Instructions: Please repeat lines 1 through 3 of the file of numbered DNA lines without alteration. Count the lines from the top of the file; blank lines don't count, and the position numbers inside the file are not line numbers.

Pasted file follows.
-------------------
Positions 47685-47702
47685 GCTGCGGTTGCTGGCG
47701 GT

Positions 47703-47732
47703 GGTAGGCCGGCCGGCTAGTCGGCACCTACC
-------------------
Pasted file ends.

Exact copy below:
Positions 47685-47702
47685 GCTGCGGTTGCTGGCG
47701 GT